Week in Review - October 5, 2012

WEEK IN REVIEW

New NASET Publications and Articles of Interest in Special Education and Disabilities That Were Reported This Week

October 5, 2012 - Vol 8, Issue 37

 


 

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TRIVIA QUESTION OF THE WEEK

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Dear NASET News,

Welcome to NASET's WEEK in REVIEW Here, we provide you with the latest publications from NASET to read and or download, as well as some of the most interesting articles that have happened this week in the field of special education. We hope you enjoy this publication.  Feel free to send us articles for this publication or let us know your thoughts about the WEEK in REVIEW atnews@naset.org. Have a great weekend.

Sincerely,


NASET News Team

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New This Week on NASET

NASET's Special Educator e-Journal

October 2012

Table of Contents

*             Calls to Participate

*             Special Education Resources

*             Update From The National Dissemination Center for Children with Disabilities

*             Latest Employment Opportunities Posted on NASET

*             Upcoming Conferences and Events

*             Funding Forecast and Award Opportunities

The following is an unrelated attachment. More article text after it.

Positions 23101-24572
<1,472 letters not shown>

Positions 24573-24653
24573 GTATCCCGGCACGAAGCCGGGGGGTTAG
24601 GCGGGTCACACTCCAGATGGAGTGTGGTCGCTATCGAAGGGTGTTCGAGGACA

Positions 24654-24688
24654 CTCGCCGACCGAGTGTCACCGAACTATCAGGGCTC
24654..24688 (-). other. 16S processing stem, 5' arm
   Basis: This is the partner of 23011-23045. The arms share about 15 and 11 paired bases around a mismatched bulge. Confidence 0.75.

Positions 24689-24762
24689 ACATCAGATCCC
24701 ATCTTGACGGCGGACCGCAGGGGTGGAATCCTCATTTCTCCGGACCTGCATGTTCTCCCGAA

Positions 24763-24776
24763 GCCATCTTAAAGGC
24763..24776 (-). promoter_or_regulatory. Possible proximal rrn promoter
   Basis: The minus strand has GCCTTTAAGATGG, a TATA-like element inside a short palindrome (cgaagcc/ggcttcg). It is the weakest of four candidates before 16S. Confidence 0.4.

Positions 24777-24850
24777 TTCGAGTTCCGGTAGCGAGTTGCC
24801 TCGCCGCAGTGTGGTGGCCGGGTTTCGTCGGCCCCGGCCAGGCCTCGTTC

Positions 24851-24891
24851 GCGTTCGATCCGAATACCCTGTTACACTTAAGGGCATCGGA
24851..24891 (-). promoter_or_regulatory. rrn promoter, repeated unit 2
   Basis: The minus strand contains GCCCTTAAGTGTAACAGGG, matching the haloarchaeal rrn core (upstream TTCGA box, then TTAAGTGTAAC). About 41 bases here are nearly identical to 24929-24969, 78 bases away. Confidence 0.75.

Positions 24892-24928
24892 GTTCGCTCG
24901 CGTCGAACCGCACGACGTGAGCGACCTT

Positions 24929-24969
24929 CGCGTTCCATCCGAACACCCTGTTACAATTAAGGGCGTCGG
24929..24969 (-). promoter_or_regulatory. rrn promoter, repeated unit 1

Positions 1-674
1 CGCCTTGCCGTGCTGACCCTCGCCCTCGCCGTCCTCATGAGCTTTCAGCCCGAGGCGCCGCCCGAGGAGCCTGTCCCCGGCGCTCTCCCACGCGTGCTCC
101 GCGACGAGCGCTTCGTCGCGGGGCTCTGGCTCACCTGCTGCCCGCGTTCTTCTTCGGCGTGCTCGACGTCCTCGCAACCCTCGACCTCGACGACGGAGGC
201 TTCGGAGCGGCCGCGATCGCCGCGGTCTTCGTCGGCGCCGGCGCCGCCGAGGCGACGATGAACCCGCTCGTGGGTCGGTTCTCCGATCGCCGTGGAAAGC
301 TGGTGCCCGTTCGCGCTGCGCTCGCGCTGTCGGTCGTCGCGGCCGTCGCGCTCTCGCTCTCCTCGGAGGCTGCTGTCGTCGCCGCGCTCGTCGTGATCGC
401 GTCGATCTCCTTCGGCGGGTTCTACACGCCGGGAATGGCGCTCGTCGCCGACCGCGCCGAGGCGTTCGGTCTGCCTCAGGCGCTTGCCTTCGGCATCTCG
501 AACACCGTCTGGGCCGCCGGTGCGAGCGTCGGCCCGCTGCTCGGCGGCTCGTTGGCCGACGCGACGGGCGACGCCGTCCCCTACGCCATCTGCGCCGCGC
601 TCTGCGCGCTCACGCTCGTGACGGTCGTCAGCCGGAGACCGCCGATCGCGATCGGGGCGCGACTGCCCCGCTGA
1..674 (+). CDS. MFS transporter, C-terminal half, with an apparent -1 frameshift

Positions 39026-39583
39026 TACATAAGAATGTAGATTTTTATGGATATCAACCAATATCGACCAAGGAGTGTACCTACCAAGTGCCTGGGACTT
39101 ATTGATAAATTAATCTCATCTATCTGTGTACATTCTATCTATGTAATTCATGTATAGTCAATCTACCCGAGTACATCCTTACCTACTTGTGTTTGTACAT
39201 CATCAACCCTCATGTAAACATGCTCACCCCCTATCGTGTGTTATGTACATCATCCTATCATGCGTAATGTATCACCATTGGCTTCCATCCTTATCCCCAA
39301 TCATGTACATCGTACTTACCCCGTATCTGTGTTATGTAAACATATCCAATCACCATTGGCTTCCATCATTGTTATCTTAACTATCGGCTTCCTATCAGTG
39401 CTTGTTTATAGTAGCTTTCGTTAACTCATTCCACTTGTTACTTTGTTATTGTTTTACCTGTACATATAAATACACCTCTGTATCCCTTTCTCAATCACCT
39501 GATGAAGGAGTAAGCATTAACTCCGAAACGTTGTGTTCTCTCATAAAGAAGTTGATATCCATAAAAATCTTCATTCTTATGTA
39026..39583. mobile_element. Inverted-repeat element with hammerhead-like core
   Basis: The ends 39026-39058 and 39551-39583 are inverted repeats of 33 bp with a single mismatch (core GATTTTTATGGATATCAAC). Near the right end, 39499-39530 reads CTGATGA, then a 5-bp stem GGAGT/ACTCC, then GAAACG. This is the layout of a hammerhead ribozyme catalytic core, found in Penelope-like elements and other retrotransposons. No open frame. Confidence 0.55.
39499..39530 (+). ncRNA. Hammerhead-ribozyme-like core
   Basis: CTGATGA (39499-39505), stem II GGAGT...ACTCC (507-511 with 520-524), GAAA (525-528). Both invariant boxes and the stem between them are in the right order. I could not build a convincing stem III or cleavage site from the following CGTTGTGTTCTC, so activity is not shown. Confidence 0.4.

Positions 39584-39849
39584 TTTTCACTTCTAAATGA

*             Book Review:  Teach Like Your Hair's On Fire: The Methods and Madness Inside                 Room 56--By Heather Johnson, Florida International University

*             Let Them Read with You: Support for the Inclusion of Children with Autism in                           Classroom Reading Programs-Written by Lola Gordon, Ed.S.

*             Acknowledgements

*             Download a PDF Version of This Issue


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______________________________________________________

The Practical Teacher Series

October 2012

IS THERE ONLY ONE WAY TO TEACH READING?

LEARNING TO READ IN A DIFFERENT WAY

 

By:Matthew Glavach, Ph.D.

Warren Pribyl, M.A.

 

Some students learn to read nearly on their own.  But most students need reading instruction.  That instruction is often phonics based.  Although phonics works well for most students, it does not work for all students.   In spite of giving their best effort, some students cannot grasp phonics as initial reading instruction.  Is there only one way to teach reading? This issue of NASET's Practical Teacher (written by Matthew Glavach, Ph.D. and Warren Pribyl, M.A.) will look at the issue of learning to read in a different way. In their article, they present a successful reading instruction program that uses a different way to teach these students, one that is compatible with the way they learn.  Unlike reading programs in which students struggle to sound out words, the program builds on students' natural language abilities to develop word recognition and reading fluency in the context of interesting reading books.  It includes a list of books used in the program. It also includes the books grade levels for teachers to use in designing a program.